Derby Accident Claim Solicitors

 

Derby Accident Claim SolicitorDerby Accident Claim Solicitors

McIntosh Fleming Lawyers, specialise in no win, no fee accident claims, and we guarantee that you keep all of your compensation without any deduction for our charges.Get in touch with Derby Accident Claim Solicitors by e-mailing   gary@derby-lawyers.com or ring us on 0800 1712215 .

Case Study

The claimant slipped and fell while disembarking from a river cruising boat. She sustained a displaced intra-articular comminuted fracture of the right patella. She was detained for four days in hospital. Following open reduction and internal fixation, she was given early active mobilisation. She was treated as an out-patient with physiotherapy until eight months post-accident. She returned to work three weeks after the accident, and was taken by car to and from home by her husband. She had to cancel a winter holiday she had booked with her husband. The operation had left a broad, ugly 15 cm scar on the front of her knee, but this had faded by the date of the trial and was not cosmetically distressing. However, the metalwork was not removed from her knee and was visible through her skin. She gradually recovered movement in the knee from 0° to 115°. Before the accident the claimant had been very fit and her principal pleasure had been hill walking throughout Britain and abroad. She was accustomed to walking over 15 miles per day over rough country. By the time of the trial her condition had improved such that with the assistance of two walking poles she could walk up to eight miles over modest gradients, although this caused considerable pain. She could not run, kneel or squat. She experienced pain on getting up from chairs, walking up steep stairs and down any stairs, getting into and out of a car and prolonged sitting. No further improvement in her condition was expected. It was probable that within 5-10 years of the accident she would develop osteoarthritis of the knee, and would have a severe disability in going up and down stairs and an inability to walk down anything more than a slight incline. She would experience pain if driving her car for more than 20 to 30 minutes, and would no longer be able to undertake any hill walking activities. General damages £28k.

Case Study 2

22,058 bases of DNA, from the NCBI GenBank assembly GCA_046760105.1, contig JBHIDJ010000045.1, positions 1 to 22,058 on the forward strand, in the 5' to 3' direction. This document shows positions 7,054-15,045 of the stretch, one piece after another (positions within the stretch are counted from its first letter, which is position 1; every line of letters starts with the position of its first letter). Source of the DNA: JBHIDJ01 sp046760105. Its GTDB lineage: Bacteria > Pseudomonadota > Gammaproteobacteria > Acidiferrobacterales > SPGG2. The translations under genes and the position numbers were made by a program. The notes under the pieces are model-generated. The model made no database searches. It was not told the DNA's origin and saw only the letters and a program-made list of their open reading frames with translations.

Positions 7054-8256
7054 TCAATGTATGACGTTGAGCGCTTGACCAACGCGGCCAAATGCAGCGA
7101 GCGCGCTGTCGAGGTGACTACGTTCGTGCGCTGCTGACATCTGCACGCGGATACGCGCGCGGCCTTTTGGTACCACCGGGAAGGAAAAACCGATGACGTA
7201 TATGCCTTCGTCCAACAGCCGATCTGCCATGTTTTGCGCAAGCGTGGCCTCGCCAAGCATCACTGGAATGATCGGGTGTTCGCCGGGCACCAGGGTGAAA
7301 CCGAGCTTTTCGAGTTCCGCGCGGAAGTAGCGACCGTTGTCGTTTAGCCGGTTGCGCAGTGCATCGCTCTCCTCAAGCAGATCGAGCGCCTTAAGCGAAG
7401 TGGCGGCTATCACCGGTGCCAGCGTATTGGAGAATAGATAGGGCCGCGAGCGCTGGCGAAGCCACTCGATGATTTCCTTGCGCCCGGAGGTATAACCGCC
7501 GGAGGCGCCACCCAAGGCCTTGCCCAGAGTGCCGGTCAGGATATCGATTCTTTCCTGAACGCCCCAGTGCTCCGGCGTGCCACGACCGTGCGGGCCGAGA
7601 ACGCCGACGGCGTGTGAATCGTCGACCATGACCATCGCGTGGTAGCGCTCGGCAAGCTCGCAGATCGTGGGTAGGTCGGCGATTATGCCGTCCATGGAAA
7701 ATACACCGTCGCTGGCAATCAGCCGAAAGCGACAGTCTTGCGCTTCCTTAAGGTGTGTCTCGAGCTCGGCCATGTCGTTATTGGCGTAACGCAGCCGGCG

The claimant, while employed by the defendant, slipped on some mud and fell to the ground, grazing her right elbow and injuring her right shoulder. She was taken to hospital, where x-rays revealed no bone injury. She was allowed home with a sling and a supply of painkillers, but continued to experience pain in her right shoulder. She was advised to exercise and was subsequently referred for physiotherapy. She took six weeks off work. She had an injection in the shoulder, but this did not alleviate her symptoms. At around 17 months post-accident, she underwent a right shoulder arthroscopy and subacromial decompression. The diagnosis following this procedure was of an impingement of the superior cuff. She was absent from work for a further eight weeks as a result of the procedure. On returning to work, she coped reasonably well, although she experienced discomfort in the shoulder if she jarred it while in crowded areas. At around three years post-accident, she continued to experience problems in the shoulder, particularly when she was carrying out activities. The shoulder ached in bed at night and the pain disturbed her sleep. She could not lie on her right side and found it difficult to get dressed, particularly when trying to reach up behind her back. She also experienced difficulty with housework. However, she managed most activities and was managing to continue in her job. An examination around this time revealed tenderness around the subacromial bursa and particularly the acromio-clavicular joint. There was slight limitation of movement in the right shoulder, with a painful arc of movement from 80° to the end of the range. She experienced pain when stressing the acromio-clavicular joint. An ultrasound scan suggested a rotator cuff tear with degenerative change in the acromio-clavicular joint. The expert medical evidence, which was accepted by the judge, was that there were continuing problems related to the acromio-clavicular joint and possibly the rotator cuff tendon. There were degenerative changes in the joint and cuff that had undoubtedly pre-existed the accident, which had accelerated the pre-existing condition by between 5 and 10 years. There was some possibility that the claimant might benefit from further surgical treatment in the form of excision of the acromio-clavicular joint, but following this type of surgery she would be likely to experience permanent weakness and discomfort in the shoulder, particularly when undertaking strenuous activities.General damages £13k.